Shareholder 'say on pay' is completely irrelevant

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I was on Radio Five Live the other day debating CEO pay. On my side, arguing that high CEO pay is not necessarily bad, was Chris Philp, the Tory MP for Croydon South who sits on the Treasury Select Committee. His arguments echoed those I regularly hear: shareholder capitalism is good generally, but it's bad that non-executive directors on remuneration committees set pay for executives; that these pay awards are rarely voted down; and that few shareholders actually vote. What we need to make sure shareholder capitalism is working, this popular argument runs, is to make sure that shareholders are vocal and closely scrutinising boards.

This is completely false. For the obvious, intuitive reason as to why this is false, ask yourself why all public firms, owned by shareholders, would choose to set pay by remuneration committee if that meant they'd waste millions overpaying their executives.

But wait—isn't this because shareholders don't vote enough on firm decisions and boards get away with murder? No, this explanation is also false. It's false because shareholders have two tools to make sure their money is in good firms: making the firms they have money in better or moving their money to good firms. In practice, doing the former through shareholder action is pointlessly costly, and shareholder capitalism has much better mechanisms, so shareholders overwhelmingly, and effectively, do the latter.

When firms do bad things, shareholders simply move their money out. Since board members and executives tend to be large shareholders in a firm themselves, the departure of other shareholders, driving down the share price, is a huge personal incentive to run it well.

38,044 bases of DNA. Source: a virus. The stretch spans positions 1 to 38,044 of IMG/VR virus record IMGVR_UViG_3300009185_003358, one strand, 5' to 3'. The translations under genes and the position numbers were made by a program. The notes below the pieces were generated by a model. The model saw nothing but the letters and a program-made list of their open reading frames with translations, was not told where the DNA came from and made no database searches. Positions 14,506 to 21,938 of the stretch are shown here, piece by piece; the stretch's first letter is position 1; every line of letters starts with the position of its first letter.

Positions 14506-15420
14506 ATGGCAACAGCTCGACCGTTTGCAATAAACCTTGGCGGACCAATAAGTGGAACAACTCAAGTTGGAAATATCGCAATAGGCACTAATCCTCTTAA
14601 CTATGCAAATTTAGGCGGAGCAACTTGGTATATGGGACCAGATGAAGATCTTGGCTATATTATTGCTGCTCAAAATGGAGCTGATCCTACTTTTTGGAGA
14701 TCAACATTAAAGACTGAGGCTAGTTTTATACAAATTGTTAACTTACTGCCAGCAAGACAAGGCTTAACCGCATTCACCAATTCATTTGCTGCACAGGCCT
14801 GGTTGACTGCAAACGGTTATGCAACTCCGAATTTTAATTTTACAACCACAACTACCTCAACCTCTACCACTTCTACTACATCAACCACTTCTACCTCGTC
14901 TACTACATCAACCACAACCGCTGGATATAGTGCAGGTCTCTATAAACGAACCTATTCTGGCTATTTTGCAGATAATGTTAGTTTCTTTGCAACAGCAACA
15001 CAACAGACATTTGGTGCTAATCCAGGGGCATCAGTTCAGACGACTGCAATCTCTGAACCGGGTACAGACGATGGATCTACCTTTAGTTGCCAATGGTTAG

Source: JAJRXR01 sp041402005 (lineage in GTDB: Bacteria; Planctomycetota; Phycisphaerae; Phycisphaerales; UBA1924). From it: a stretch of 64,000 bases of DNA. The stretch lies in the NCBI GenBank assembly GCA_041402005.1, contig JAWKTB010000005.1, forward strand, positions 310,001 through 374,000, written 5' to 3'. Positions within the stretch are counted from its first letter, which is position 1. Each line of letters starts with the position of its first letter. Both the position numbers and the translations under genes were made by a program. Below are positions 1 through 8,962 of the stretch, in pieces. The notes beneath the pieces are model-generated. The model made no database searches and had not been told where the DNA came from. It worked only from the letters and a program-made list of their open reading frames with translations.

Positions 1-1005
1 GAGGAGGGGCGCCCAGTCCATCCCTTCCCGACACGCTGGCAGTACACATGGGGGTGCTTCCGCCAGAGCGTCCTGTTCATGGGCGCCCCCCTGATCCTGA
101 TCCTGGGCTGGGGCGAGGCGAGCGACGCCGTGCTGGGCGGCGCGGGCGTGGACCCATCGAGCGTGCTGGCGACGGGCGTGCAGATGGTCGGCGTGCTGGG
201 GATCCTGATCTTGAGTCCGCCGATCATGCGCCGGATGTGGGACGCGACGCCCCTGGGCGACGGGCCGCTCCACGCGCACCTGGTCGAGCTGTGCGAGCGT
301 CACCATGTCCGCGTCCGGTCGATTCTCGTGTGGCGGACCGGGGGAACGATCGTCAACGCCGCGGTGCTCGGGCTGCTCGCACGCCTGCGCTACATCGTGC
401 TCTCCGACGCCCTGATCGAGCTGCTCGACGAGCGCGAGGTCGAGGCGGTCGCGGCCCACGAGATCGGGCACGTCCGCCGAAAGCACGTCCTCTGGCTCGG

But ignoring this, it's clear how the exit mechanism alone, combined with profit-maximising market institutions like hedge funds, will shift capital towards well-run firms and away from badly-run ones; towards firms whose remuneration committees use shareholder money well and away from those who don't without any need for a single shareholder voting once.

Centuries of capitalism tell us that the market values 'say on pay' very little, and aloof, powerful boards quite a lot. So does the academic literature.

Similarly, to those unfamiliar with the power of 'exit', the fact that shareholders allow remuneration committees to write lucrative 'golden parachutes' into executives' contracts—seemingly rewarding them for failure—is bemusing. But golden parachutes are actually good for firms that award them, as they make bosses less worried about revealing bad info about a firm to non-execs in a timely manner. Regulatory fair disclosure rules, by contrast, don't work.

If say on pay was so necessary to shareholder capitalism's success, why have firms practising it not taken over the market, and the world? That's the question Philp et al. need to answer before they pressure—or worse, force—firms into broader adoption of stockholder votes on pay.

ASI publications are now available in Farsi!